5. Lubricate and de-ice if necessary

Even with regular maintenance, trace amounts of moisture can freeze in sub-zero temperatures, causing hydraulic bollards to seize. Seizing can be caused by moisture freezing on the surface of the area where the bollard contacts the receiver (around the receiver collar or inside the subsurface), within the bollard’s internal locking mechanism, or in the keyhole.

De-icing solution or other alcohol-based products (such as hand sanitizer) can be used to thaw and move stuck bollards. However, freezing may still be a problem at low temperatures. Adequate lubrication of the mechanical parts of the retractable bollard with assembly grease will aid performance at lower temperatures.

How to Maintain the Hydraulic Bollard in Winter

6. FAQ

Here are answers to frequently asked questions about maintaining hydraulic bollards during the winter.

1) Will the acid, alkali, and salt in the snow corrode the surface of the automatic lifting column?

Snowflakes absorb and dissolve oxides in the air as they form and fall. At extremely low temperatures, these flakes will fall on the surface of the column and stick to the equipment for a long time, causing corrosion to the metal. At present, many bollard manufacturers on the market blindly pursue low costs when purchasing metal raw materials for pillars. The stainless steel material chosen has extremely low corrosion resistance. Whether it’s snow or rain, it can cause damage to uprights.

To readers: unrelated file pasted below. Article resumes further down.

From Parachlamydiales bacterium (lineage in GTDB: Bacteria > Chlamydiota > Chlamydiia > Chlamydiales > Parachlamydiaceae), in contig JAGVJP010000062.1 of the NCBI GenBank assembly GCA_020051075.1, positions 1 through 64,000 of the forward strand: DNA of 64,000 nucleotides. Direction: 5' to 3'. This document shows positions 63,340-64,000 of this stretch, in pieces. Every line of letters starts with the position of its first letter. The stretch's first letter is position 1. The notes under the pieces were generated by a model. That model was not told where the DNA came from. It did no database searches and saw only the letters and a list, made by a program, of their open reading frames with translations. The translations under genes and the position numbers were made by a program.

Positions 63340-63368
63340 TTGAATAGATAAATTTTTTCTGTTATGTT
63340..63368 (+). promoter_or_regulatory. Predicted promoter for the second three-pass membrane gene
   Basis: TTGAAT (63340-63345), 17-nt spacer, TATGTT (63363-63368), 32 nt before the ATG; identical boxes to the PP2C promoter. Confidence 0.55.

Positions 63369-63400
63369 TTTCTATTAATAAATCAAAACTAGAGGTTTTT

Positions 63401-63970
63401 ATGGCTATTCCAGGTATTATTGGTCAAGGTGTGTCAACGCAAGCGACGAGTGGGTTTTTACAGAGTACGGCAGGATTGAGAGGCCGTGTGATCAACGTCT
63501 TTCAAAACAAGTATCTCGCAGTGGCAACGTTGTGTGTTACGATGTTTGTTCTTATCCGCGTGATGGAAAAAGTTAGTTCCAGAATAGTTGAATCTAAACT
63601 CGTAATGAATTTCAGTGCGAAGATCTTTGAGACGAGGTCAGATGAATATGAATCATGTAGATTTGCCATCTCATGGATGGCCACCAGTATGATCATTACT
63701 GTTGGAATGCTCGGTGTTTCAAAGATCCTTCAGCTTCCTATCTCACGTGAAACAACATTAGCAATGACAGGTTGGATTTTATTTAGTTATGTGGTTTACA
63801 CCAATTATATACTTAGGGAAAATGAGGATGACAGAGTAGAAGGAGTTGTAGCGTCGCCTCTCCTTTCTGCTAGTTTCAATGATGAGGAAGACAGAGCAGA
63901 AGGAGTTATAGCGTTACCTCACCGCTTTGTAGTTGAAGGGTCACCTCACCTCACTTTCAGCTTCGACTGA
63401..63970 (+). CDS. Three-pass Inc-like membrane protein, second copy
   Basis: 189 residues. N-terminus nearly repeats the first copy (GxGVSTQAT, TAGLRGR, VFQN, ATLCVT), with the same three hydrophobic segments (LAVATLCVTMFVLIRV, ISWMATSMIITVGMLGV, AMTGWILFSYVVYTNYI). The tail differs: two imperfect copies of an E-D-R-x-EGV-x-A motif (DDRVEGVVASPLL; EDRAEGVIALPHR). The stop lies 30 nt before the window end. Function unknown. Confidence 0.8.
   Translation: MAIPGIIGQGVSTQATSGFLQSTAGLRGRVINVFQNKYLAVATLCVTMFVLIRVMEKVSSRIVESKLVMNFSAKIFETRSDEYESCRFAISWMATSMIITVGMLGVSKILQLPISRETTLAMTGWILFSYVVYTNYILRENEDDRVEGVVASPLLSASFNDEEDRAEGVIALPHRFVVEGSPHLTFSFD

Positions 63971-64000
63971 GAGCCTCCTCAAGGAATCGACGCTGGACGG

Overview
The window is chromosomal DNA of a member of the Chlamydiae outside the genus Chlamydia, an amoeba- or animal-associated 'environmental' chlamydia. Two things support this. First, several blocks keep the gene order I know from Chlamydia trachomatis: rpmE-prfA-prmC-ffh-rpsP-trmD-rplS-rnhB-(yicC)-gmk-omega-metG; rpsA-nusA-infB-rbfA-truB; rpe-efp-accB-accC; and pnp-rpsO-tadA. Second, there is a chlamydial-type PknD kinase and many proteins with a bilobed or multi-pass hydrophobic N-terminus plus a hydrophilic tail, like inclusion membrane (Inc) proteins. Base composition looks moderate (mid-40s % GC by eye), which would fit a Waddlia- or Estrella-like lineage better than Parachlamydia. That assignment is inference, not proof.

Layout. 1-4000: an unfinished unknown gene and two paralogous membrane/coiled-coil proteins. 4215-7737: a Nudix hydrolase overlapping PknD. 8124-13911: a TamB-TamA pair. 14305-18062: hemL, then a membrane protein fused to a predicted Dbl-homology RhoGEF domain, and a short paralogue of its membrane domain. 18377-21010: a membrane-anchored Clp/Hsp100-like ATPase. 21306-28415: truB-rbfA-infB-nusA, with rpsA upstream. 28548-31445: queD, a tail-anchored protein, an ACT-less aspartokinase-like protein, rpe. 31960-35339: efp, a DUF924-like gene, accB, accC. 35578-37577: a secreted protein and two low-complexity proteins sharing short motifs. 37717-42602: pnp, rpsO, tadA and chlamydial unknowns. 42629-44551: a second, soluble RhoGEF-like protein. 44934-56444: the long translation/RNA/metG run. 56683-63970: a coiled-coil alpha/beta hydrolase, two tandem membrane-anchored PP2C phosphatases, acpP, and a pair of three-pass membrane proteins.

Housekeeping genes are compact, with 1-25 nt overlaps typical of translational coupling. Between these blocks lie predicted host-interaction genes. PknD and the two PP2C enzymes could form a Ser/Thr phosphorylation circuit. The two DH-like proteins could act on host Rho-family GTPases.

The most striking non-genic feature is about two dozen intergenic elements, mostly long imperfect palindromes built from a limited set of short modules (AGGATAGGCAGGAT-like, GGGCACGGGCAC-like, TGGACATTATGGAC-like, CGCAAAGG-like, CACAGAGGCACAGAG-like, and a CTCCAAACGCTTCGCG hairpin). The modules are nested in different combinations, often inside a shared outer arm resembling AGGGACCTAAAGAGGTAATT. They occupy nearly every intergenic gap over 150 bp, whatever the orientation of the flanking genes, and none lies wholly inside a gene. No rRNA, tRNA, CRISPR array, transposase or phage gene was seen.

2) Will the lifting column hydraulic oil become viscous under extremely cold conditions in winter?

Automatic lifting columns rely on hydraulic movement as the driving form. Fully automatic lifting columns can be compared to the human body, in which the hydraulic movement is the heart, the hydraulic oil is the blood, and the hydraulic oil is the hydraulic oil. In the entire hydraulic working system, hydraulic oil plays many roles such as energy transfer, lubrication, anti-corrosion, anti-rust, cooling, etc., thereby making hydraulic movement more efficient.